Another option for those with extremely hard water would be to add a very small amount of citric acid to the water you use for lathering. The exact amount is fairly important: use trial and error to dial it in but we’re talking about half a gram to a gram per liter of water: a very small amount. Citric acid softens water by binding with some of the mineral content. (I.e. it’s not the acidity that makes a difference, it’s another chemical property of citric acid that makes the difference.) Citric acid is cheap and pretty easy to find if you make a point to look for it. I have seen it at Wal-Mart, for example, in with the canning supplies. This is another good solution because you can use an amount of citric acid that partially softens your water without completely eliminating the mineral content. But because the amount you use is very small it’s a bit much to fuss with. Add just a little too much and you won’t be able to make lather at all.
But again, the upshot here is that for most people in most places, regular tap water, even if it’s on the hard side, is going to work just fine for making lather.
What has your experience been in dealing with hard water? I know some swear by using only distilled water, but I’d encourage you to give your tap water, or at least a mix of tap and distilled, another try.

Chuck Falzone

Chuck Falzone

11 thoughts on “Can You Really Get A Better Shaving Lather With Distilled Water?”

  1. Been comparing distilled vs soft water shaving and Chuck is correct. Small amount of soap scum is lubrication and leaves you with less irritation than distilled water.

  2. I suggest distiller water from time to time when I’m in a chat with a wet shaver online. The reasoning is simple, if they can not make a lather with distiller water, it is a loading / brush pressure / technique issue. It’s an easy way to eliminate some of the variables from the process.
    Great article!

  3. It is probably a bit more complicated since water is just one factor in the lather equation.
    Also, the definition of “hard water” varies a lot. I checked it. Basically, “soft” and “moderately hard” water in the US would be called “soft” here in Germany. Water labeled as “hard” or “very hard” in US term would be just “medium” here. Water we call “hard” is well above the threshold for “very hard” US water. I believe it is similar in other European countries.
    Depending on where you’re from the description of your tap water as “hard” might mean something very different to someone else. My tap water is “medium” by german standards but very very hard by US standards. That’s why distilled water does make a huge difference here but some experiments with mixing in some tap water might be a good idea.

    1. Excellent point, and it relates to my post. There are more variables involved than simply “hardness” and even that comes with far more variance than one person, using the local water, can measure.
      I have no problem with someone reporting what works for them. But concluding those who think using distilled water helps make better lather are WRONG, is simply over the top, and without proper documentation.
      As I said, it worked, a bit for me. On some lathers. But really, it didn’t make that big of a difference for most. But that’s MY experience.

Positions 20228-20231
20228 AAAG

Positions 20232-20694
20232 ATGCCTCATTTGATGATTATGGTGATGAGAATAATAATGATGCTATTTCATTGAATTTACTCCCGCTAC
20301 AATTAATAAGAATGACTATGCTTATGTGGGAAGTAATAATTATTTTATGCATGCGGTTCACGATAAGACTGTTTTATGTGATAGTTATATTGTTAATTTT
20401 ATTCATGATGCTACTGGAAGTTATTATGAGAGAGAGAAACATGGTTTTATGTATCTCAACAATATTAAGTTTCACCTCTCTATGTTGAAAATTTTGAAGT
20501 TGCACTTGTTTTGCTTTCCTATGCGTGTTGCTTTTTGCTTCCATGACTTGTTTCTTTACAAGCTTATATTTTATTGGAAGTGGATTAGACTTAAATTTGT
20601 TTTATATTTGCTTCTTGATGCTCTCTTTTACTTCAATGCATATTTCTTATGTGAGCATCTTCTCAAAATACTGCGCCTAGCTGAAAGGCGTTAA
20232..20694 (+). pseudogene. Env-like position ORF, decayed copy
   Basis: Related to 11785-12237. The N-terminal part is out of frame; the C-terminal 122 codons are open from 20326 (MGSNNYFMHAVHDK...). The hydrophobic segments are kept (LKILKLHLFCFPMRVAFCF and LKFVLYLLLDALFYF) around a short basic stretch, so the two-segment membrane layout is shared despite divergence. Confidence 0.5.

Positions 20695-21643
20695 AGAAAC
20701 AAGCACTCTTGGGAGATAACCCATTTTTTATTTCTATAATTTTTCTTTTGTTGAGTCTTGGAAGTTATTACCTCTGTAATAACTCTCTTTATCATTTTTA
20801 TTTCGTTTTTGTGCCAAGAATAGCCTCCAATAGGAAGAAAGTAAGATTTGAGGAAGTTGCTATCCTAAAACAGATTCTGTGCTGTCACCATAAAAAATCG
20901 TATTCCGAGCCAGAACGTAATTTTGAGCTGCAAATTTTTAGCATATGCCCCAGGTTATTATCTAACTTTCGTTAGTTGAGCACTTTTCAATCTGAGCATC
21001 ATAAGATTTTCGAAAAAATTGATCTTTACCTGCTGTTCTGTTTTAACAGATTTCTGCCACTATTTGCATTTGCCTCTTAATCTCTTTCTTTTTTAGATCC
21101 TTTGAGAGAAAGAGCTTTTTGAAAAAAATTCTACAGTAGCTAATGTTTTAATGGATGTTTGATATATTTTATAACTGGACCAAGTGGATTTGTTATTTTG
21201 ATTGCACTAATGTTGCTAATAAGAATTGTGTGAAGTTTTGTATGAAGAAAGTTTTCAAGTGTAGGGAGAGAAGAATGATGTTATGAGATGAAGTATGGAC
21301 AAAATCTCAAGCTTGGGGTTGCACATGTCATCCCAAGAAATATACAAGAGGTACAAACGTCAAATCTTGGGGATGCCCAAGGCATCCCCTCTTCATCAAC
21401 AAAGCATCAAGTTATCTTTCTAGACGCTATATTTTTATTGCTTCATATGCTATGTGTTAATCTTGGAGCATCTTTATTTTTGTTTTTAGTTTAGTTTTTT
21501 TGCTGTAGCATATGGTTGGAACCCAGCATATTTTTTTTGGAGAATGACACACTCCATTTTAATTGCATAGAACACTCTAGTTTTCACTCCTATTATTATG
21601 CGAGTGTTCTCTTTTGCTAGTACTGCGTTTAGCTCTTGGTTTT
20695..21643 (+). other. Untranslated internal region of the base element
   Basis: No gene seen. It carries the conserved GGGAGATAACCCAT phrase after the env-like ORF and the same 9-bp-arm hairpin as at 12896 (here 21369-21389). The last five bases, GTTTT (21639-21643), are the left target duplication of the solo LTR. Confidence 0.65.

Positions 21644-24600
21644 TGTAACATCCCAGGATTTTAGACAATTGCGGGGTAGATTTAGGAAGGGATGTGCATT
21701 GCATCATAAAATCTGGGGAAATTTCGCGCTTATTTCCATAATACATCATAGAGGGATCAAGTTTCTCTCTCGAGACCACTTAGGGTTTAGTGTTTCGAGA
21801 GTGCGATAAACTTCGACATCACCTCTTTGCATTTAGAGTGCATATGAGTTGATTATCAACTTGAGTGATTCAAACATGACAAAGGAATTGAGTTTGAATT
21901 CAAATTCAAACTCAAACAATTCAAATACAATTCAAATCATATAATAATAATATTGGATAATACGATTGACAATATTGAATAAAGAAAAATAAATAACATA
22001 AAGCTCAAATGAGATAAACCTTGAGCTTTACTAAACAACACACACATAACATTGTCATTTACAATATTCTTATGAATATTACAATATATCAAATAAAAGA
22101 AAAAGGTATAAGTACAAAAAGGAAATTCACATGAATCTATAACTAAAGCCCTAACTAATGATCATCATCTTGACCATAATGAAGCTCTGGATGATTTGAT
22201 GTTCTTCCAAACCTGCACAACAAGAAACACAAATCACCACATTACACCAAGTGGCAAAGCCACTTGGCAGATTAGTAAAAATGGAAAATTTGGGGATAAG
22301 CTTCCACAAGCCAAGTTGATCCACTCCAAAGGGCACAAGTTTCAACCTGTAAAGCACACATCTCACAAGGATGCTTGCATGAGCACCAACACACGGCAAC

This isn’t simply directed at the author of this article, so I hope he doesn’t take it personally. It is an issue prevalent among many these days. “You’re doing X wrong” is a very hot way to sell your article. Unless you come with a crapload of data, gathered from a number of carefully controlled studies, STOP IT! What’s wrong with saying: “This is what works for me. You may want to give it a try”?
      YMMV rules, unless you come very heavy with carefully gather data, and are willing to share the results. Even then, research rarely reveals results that are consistent 100% of the time. So even in the face of contradictory evidence, someone’s experience might just be true, just unusual.

  4. I’m also a newbie and I have also had a terrible time getting good lather. I don’t think it’s the water because recently I made one small change and it made a HUGE difference. I went from weak, barely-worth-calling-it-lather into a bowlful of thick, soft lather by swapping out my VDH boar-hair brush for a Parker Safety Razor badger brush (spent about $36 on Amazon). It does help to use good soap to start – but by changing to the badger brush I went from stirring and stirring for 2 or 3 minutes and having terrible lather to taking about 20 second to have great lather. I believe this was with D H. Harris’ Arlington soap, so like I said, quality soap helps. But for me at least, it wasn’t the water, it was the brush!
    TL;dr = good soap helps, but a badger brush makes the big difference.

  5. Agree, and theres no arguing that distilled water is not a requirement. Chemically, citric acid is not a chelating agent. It lowers the pH of the water, allowing more Ca, and Mg to be dissolved in the water. Still available to displace Na and K and form scum. That’s my point earlier. EDTA which is found in Godrej or Proraso however is a chelator of Mg and Ca. They both work well even in very hard water.

  6. I also did a bit of experimenting with distilled water, as I have very hard water. For me, distilled worked better for some soaps and made little difference with others. But since I didn’t conduct a series of controlled experiments (varying the degree of water hardness, the altitude, humidity, composition of the lather, etc), I would never think to draw any conclusions from those tests. I certainly wouldn’t label anything as “wrong” based on that experience. But, hey, that’s me. I believe in careful research before dismissing the experiences of others.
    One thing really did strike me, in this article: If Chuck thinks distilled water tastes “just fine”, I won’t be looking to him for advice on wine. :#)

  7. You will need (somewhat) more product to get a proper lather, the harder the water gets. NY City water is super soft and it takes little product for a good lather. The same cream on a trip to L.A. with hard water meant I had to load longer (more product on the brush)to get a proper lather. Adding citric acid to hard water may dissolve scale minerals, but the calcium and magnesium ions are available in solution to make soap scum. Notice, nobody ever blames soft water for lather problems, or wants to shave with soap scum?

    1. I think we largely agree: soft water, with a small amount of mineral content, is pretty much ideal for making lather. And citric acid chelates some, but not all, of the calcium and magnesium ions in the water, again leaving great water for making lather. But in my experience, going the next step to distilled water, with no mineral content at all, was a step backward rather than another step forward.